Thanks for the reply. I was a total ignorant about electronics few months ago, but now I start making sense of it thanks to the rpi.
To clarify, it's not that this would be my first project. I'm actually entering into the world of servos, to continue my project of movement-triggered led-and-photo "device", which now is functional and I'm trying to optimise more. And now I also feel confident with python, considering I come from similar languages. That said, I still am one of those that needs to follow guidelines. I am totally ignorant of Arduino, and I have always tried to avoid compiled languages for the sake of productivity.
My problem here is that I cannot see how big is this oximeter project compared with my (growing) expertise. Since I only know the name about Arduino, and since there's no detailed (enough) instructions of how to use that sensor for my purposes, I'm afraid of loosing time into something that will need tons of time while I could be better working on other simpler projects to monitor a baby state (such as movement-monitor).
Your message here is that this is complicated, and you suggest me to start from something simple. Now I tell you I did this some time ago and now I feel ok with rpi and projects like ... I don't know, like this
http://www.instructables.com/id/Pan-Til ... /?ALLSTEPS
And entering into something like this in the near future
https://chemise23.wordpress.com/2013/09 ... raspberry/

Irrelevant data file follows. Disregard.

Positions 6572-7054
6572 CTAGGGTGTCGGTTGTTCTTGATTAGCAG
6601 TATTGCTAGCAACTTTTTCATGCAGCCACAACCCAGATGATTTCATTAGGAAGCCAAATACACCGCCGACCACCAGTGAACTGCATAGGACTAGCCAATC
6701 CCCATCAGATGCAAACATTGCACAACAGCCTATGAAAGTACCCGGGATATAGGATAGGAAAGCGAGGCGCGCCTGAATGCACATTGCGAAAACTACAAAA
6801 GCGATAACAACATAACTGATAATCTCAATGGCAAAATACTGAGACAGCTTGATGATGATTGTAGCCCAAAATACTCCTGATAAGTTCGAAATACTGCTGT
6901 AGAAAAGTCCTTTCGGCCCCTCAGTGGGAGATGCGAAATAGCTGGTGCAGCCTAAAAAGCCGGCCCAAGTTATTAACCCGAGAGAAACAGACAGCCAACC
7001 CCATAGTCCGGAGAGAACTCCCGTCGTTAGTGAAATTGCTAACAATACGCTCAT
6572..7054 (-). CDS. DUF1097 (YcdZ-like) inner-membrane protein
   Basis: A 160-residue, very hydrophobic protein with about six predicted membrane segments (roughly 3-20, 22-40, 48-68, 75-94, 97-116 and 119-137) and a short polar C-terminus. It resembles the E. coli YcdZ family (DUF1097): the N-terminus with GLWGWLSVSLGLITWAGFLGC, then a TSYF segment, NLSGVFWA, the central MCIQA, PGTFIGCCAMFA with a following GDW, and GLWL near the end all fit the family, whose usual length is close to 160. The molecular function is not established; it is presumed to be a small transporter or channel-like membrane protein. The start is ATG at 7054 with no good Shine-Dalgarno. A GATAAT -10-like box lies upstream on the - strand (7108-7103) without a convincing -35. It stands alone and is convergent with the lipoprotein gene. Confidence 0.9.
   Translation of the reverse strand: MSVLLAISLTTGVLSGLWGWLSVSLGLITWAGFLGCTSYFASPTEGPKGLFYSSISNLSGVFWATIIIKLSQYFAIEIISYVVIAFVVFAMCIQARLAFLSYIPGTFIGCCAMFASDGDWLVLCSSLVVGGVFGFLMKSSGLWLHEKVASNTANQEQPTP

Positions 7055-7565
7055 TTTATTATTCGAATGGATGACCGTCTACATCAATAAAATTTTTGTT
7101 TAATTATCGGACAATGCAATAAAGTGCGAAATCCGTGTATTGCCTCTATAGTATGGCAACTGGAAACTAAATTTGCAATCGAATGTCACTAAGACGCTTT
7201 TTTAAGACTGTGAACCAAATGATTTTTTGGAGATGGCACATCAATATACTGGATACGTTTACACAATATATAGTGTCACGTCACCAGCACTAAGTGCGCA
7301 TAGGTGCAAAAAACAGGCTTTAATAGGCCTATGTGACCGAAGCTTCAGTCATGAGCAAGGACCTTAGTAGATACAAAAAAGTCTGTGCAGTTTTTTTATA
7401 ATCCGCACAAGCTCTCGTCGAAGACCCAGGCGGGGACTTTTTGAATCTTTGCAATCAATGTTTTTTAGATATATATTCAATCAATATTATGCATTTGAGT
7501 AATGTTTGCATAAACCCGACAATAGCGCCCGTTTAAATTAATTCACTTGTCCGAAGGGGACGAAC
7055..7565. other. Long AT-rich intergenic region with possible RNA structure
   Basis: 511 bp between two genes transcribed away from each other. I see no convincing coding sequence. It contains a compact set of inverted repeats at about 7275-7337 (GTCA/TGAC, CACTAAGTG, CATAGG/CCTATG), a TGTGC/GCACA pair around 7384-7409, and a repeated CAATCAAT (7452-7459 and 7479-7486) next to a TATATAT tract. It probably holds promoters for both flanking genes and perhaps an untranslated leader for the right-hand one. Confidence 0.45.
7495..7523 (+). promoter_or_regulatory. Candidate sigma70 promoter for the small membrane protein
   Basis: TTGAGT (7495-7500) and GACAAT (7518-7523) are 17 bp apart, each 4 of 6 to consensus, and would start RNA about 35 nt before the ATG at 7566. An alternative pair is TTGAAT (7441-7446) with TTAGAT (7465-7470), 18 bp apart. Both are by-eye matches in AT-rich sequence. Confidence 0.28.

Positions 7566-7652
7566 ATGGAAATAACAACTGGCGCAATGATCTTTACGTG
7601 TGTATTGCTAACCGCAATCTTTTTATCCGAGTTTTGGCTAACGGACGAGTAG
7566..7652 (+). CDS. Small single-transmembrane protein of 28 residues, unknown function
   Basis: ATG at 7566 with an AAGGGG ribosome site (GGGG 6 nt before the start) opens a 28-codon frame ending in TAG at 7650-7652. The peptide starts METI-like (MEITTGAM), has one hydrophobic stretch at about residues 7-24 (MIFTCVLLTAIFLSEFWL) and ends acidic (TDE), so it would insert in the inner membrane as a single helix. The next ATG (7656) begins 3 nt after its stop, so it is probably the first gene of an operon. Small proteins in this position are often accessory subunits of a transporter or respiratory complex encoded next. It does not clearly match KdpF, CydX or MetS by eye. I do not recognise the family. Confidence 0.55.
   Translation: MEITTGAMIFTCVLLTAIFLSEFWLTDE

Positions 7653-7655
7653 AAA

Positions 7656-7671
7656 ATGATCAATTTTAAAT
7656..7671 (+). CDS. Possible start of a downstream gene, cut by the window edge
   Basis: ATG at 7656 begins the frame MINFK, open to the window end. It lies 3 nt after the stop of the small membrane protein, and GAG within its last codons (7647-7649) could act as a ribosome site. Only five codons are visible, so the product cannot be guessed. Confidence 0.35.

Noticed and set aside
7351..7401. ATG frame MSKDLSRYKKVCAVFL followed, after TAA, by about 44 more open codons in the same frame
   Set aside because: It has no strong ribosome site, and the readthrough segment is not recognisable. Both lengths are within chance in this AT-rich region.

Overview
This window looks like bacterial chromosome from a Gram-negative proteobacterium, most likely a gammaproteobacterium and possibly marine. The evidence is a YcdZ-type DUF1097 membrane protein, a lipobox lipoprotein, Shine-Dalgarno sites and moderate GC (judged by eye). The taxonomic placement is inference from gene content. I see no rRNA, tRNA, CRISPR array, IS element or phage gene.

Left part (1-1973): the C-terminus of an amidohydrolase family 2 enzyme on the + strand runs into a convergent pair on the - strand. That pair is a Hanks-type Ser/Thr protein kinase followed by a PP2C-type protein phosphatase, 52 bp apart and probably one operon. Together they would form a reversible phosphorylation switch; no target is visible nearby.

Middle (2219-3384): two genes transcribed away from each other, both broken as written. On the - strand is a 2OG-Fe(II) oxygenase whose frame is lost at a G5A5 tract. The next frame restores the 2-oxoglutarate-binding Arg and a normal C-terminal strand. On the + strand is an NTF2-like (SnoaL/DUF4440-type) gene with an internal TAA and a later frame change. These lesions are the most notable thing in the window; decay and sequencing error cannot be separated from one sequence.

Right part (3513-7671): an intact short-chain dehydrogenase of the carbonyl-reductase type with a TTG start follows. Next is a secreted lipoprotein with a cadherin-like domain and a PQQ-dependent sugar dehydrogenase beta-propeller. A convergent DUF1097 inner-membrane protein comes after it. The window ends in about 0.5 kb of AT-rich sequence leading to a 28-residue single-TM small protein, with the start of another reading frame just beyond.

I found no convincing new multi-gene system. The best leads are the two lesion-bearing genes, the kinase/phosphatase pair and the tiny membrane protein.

With this clarification, would you still say this oximeter project would be too challenging?
*I'm about to say yes, this is too challenging, but I wouldn't like to miss the chance of developing this if this is a realistic option
MarkHaysHarris777 wrote:Your project is fantastic. I am working on a similar project (will monitor oxygen and blood-sugar).
But, and this is not a discouragement, you are getting way ahead of yourself. The two articles you posted are a really good start. You are going to need to understand the data sheets thoroughly. I can not emphasize that enough.
Also, do not kid yourself. The RPi and the Arduino (or the Intel Edison(s) I'm working with) are two critically real categories called 'Electrical Engineering' and 'Software Engineering". Don't be fooled by the Italians who decided to call C|C++ coding 'sketching'. Its software engineering and in its simplest form its brutally difficult! Start learning to code with an Arduino (uses C|C++ to sketch) and an LED blinking light. Start there. Do not start with an oxymeter.. work up to that!
You are going to need to understand electronics. Its that simple. Now, Arduino has simplified a lot for you (analog reads are a snap) pwm just works, and the pin voltage levels are forgiving. The Due, the RPi, and especially the Intel Edison ARE NOT forgiving. If you do not understand your voltage levels and you make a simple mistake your RPi will be fried. ... words to the wise.
Start simple. I remember the first day I got my Arduino. I powered it on, carefully measured its voltage levels and then made its on-board LED blink (to make sure it worked) and then I 'played' around with the IDE and that LED (there is a lot you can do with one blinking LED by the way) until I understood how the IDE worked, how the library worked, how the Arduino is organized, and how the pin system is configured. You do not start with NO knowledge and build and oxymeter. You start slow, learn what you can, and work up to where you would like to be. You may be able to find local folks who can do some hand holding. Network with people. Don't be surprised if you get no reply or limited reply to such a question on-line though. You are jumping to high with not enough jump and without the proper background. Start simple and work up ... its a rewarding journey.